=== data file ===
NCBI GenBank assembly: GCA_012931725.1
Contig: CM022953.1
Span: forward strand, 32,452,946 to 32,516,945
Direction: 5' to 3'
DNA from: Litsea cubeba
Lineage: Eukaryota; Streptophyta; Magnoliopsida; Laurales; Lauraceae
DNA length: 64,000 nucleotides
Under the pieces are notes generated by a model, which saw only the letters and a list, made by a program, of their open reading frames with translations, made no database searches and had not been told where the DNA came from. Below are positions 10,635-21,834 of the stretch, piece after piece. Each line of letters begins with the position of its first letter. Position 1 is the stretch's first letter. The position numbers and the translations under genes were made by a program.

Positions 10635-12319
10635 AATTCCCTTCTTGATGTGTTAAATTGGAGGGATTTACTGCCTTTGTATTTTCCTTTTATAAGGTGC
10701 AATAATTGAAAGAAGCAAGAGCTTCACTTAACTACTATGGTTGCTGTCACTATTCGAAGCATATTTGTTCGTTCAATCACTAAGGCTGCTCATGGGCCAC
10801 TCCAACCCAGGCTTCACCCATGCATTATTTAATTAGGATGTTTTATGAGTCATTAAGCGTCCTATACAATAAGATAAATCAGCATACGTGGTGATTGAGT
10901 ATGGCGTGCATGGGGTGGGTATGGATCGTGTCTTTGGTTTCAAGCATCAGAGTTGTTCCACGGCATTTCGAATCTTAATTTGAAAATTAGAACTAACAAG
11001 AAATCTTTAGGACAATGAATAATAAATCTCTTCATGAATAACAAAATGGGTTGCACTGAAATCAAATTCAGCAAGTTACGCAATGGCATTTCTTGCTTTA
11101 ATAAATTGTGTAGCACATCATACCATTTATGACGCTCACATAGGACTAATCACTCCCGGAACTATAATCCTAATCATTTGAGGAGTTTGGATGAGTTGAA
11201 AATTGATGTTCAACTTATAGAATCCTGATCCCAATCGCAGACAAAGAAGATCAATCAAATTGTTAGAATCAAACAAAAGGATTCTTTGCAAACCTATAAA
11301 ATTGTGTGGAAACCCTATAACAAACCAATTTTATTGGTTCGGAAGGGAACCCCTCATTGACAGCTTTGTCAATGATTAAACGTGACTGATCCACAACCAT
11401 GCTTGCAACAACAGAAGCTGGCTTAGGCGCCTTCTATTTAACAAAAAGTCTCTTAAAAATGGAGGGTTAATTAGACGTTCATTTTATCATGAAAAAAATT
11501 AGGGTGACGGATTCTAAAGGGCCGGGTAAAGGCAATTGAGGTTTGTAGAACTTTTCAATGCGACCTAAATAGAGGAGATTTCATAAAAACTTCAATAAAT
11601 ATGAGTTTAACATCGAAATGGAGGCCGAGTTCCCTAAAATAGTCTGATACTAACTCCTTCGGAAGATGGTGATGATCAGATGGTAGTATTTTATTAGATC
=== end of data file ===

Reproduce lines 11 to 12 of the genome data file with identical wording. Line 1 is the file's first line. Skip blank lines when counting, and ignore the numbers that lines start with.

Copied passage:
10701 AATAATTGAAAGAAGCAAGAGCTTCACTTAACTACTATGGTTGCTGTCACTATTCGAAGCATATTTGTTCGTTCAATCACTAAGGCTGCTCATGGGCCAC
10801 TCCAACCCAGGCTTCACCCATGCATTATTTAATTAGGATGTTTTATGAGTCATTAAGCGTCCTATACAATAAGATAAATCAGCATACGTGGTGATTGAGT